Winter hive deserted! What did I do?

Discussion in 'General Beekeeping' started by BellMountainHeather, Feb 10, 2018.

  1. BellMountainHeather

    BellMountainHeather New Member

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    Hello, I'm a one year beekeeper. I had a great start with a nuc last spring. Summer was great. I harvested one super of honey and all was great. Left two deeps and a super full of honey for the winter. I live in CO and we can have some rough weather, but often have warm days. As a new bee mom, I insulated my hive with foamobard. I went out to show my setup new years weekend and my hive was silent!!! i cracked it open and all my bees were gone. There were about 500 dead bees, but otherwise I was left with a hive FULL of honey and no live bees. What happened? Did they overheat and move out? Now I'm left with a full hive of honey. Should I just harvest it and start over in the spring? Any advice appreciated.
     
  2. BellMountainHeather

    BellMountainHeather New Member

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    Maybe I shouldn't have insulated and should have let nature do it's thing.....
     

  3. BellMountainHeather

    BellMountainHeather New Member

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    Thanks everyone for your advice....
     
  4. roadkillbobb

    roadkillbobb Active Member

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    I dont have an answer for it, bees do some strange stuff for strange reasons, if they left in the winter season without having a new home togo to they will freeze if they just swarmed on a tree..you can scoop up the dead bees and send them out to the usda and find out what killed them for free and that may help determine why the others left and if you have any issues in your hive, I wouldnt consume the honey till you determined it was not contaminated and thats why the bees left..
    here is the link to where and how to send the dead bees..
    https://www.ars.usda.gov/northeast-...search-laboratory/docs/how-to-submit-samples/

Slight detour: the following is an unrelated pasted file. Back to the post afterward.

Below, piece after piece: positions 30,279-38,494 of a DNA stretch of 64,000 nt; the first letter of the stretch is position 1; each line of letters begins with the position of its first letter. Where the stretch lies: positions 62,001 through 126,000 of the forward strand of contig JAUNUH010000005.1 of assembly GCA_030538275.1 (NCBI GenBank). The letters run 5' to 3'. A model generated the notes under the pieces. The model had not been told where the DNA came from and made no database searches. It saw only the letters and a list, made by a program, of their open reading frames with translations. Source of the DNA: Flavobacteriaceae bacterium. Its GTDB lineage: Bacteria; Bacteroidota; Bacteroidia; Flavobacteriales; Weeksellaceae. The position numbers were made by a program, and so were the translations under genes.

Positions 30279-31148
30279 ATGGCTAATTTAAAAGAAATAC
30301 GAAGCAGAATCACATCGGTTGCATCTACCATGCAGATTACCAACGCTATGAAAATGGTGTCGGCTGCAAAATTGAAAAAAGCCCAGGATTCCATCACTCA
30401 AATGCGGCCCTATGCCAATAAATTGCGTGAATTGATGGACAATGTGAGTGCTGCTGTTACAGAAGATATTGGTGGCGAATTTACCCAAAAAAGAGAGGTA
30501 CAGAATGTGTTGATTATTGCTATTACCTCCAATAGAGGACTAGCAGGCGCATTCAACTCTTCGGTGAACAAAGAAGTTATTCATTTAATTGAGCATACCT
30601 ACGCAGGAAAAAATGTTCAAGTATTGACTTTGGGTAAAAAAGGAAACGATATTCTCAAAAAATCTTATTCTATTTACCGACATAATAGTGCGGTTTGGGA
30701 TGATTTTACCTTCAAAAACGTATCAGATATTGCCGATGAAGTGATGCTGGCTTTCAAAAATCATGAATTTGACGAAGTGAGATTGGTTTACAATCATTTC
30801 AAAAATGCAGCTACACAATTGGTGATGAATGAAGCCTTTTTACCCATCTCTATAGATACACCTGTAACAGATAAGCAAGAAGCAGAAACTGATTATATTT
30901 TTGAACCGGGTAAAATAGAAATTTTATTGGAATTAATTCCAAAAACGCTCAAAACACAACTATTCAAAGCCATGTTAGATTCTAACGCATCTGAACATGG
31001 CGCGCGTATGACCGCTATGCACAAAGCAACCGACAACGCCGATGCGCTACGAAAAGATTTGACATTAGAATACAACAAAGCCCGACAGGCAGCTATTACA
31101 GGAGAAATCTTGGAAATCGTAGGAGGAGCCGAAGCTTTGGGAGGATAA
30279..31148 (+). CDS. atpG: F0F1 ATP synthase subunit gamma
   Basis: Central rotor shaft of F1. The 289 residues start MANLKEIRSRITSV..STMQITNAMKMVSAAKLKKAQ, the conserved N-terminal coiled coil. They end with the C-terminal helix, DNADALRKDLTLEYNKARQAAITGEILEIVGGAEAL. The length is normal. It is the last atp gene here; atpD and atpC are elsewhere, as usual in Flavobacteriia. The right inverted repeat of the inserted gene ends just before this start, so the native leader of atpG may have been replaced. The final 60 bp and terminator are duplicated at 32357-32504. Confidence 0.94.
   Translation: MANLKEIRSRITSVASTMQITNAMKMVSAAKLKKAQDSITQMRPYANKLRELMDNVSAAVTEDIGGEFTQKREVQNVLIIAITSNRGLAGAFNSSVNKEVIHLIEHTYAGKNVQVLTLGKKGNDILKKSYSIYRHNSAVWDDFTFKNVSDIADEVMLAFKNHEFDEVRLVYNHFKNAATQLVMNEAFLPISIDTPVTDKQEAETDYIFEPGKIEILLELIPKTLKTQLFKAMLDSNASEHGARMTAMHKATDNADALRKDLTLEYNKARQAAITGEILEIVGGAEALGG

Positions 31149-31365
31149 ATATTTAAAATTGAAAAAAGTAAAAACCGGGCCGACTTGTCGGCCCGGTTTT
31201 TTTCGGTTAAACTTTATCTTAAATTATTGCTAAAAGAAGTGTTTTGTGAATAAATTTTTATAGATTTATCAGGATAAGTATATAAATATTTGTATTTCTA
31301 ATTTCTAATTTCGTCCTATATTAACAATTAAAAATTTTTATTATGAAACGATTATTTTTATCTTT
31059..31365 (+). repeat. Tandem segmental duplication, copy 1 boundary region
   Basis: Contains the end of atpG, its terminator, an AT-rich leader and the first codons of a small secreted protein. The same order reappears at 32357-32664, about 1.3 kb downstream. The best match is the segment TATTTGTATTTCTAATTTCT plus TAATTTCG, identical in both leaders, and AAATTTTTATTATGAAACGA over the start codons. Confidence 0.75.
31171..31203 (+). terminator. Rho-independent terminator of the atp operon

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  5. BellMountainHeather

    BellMountainHeather New Member

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    Thanks so much for the advice! I will definitely send in my dead bees and see what they say. Stay tuned....
     
  6. Gypsi

    Gypsi Super Moderator Staff Member

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    I am sorry, I've been out of pocket for a day or 2. Yes definitely send some dead bees to Belton, I think it is, the bee lab. The silence roars around here now and then, and as spring picks up and we go out the door, well I can't put a forum on my phone, I have to focus on where I am at. In the meantime welcome, and get those bees tested.

    Now, on the insulation, you insulate the roof with foam board, and wrap the hive in roofing black tar wrap I think it is called. The reason why is the black will soak up heat. and it will block the wind, the foam goes inside your outer cover, and it will keep the roof warmer, so condensation from the bees will drip down the side walls and not on your bees.

    I use screened bottom boards but with a sticky in (since my bee stand is open pipes) so there is a little ventilation from the bottom but only a little.

    Some folks use a top and bottom entrance, or just a top entrance, to help humidity rise out of the hive
     
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  7. BellMountainHeather

    BellMountainHeather New Member

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  8. srvfantexasflood

    srvfantexasflood Member

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    In this newsletter is an excellent article entitled, "Why did my honey bees die?" by Megan Milbrath. Scroll down to page 3 to find her article. It will help you figure out what happened. It is important to try to learn from this sad event. That will make you a better beekeeper.
    http://www.pastatebeekeepers.org/pdf/Newsletters/2016/April2016.pdf
    I would guess that your cluster was too small to maintain warmth. The real question is why was the cluster so small?
     
  9. Gypsi

    Gypsi Super Moderator Staff Member

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    I have found my smallest nuc died. I was not terribly surprised, as they were a small weak cutout, with a couple of varroa transmitted viruses so I did not merge them with my healthier hives until I got them treated with OA fog. Unfortunately we had a family crisis in December and I didn't get them merged or even stacked over a larger hive after treatment. On at least one warm day my healthy hives conducted some robbery and stole some stored syrup before I caught them and closed the door. They died, most with heads in cells looking for food, under a huge fondant patty. Probably most froze during the severe freeze we had in late December. My other hives would not have made it through December if I had not done half way decent beekeeping in spring and summer 2017, as many family crises interfered this fall and winter